September 27, 2021
September is National Preparedness Month. The goal is to educate the country about the importance of preparing for disasters and emergencies that could happen at any time.
2021’s theme is “Prepare to Protect. Preparing for disasters is protecting everyone you love.”
Each week has a designated theme.
National Preparedness Month Week Three is "No-Cost, Low-Cost Preparedness."
National Preparedness Month Week Three focuses on, "Low-Cost, No-Cost Preparedness."
Natural disasters like big storms and emergencies like fires can't be planned. In some cases, there is little to no warning. That is why you shouldn't wait to plan and prepare for them.
You can take the first step today by signing up for alerts, safe-guarding important documents, and taking other actions to lessen the impact of disasters and emergencies.
This also includes making sure you're enrolled in programs like flood insurance before it's too late.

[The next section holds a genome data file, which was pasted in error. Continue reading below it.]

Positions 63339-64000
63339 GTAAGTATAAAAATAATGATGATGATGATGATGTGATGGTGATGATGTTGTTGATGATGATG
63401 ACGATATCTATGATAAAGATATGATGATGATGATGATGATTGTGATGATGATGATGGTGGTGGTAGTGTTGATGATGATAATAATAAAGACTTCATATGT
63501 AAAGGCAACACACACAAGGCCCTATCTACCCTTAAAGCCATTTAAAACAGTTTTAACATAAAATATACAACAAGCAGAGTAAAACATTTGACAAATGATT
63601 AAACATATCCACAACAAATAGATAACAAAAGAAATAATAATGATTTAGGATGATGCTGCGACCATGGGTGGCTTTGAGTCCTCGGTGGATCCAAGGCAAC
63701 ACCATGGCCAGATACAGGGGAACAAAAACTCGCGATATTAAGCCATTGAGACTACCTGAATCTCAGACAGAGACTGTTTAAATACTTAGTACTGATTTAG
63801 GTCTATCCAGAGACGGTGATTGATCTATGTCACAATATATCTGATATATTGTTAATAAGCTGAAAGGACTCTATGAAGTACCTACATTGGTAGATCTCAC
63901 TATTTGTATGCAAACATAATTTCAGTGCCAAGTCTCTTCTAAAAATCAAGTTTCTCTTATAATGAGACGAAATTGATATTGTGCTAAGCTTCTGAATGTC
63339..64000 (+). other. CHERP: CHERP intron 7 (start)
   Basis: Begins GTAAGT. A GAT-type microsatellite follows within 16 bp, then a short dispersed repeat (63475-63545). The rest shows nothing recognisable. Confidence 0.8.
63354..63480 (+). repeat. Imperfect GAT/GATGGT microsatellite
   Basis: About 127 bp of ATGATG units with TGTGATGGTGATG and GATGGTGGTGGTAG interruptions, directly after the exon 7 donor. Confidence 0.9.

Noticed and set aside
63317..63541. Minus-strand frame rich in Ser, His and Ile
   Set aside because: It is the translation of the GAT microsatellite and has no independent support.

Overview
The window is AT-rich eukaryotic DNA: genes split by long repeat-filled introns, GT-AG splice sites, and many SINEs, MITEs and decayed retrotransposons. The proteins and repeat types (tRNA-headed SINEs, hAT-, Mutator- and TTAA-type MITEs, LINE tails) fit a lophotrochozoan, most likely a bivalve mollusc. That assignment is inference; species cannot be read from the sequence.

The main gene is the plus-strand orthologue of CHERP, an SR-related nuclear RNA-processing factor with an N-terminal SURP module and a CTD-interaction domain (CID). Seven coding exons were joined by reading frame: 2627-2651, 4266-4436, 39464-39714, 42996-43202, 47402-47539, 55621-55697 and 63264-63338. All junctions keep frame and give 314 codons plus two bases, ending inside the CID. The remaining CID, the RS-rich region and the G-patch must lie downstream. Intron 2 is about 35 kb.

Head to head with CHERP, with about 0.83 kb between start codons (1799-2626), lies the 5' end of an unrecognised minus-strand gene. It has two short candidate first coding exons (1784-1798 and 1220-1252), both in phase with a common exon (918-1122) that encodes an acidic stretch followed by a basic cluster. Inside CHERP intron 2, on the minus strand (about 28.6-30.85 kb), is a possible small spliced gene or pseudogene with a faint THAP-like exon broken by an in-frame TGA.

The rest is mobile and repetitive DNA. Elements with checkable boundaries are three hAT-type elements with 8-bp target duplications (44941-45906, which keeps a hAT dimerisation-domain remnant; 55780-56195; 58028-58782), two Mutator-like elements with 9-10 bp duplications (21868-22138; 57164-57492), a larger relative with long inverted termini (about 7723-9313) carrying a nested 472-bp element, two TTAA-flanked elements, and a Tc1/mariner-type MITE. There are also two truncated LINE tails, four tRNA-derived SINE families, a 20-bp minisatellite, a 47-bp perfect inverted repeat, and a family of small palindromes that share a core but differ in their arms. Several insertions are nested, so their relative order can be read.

To mark Week Three, Midland's Meteorologist, Bruce Jones spoke with a Floodplain Management Section Manager from Missouri's State Emergency Management Agency.
Meteorologist Bruce Jones and Floodplain Management Section Manager, Karen McHugh, shared that as our cities grow and develop, the open land can no longer soak up rainwater. This has led to an increase in flooding across the country.
"In many areas, including the USA, the number of 'extreme' rainfall events is increasing. Because hotter air can hold more water, warming global temperatures make extreme rain events more likely to happen. For example, rainfall generated by the remnants of Hurricane Ida produced the heaviest downpour ever recorded in New York City’s Central Park. 3.15” of rain fell in just one hour. That’s about a month’s worth of rain in sixty minutes. Resultant flooding was catastrophic," Jones said.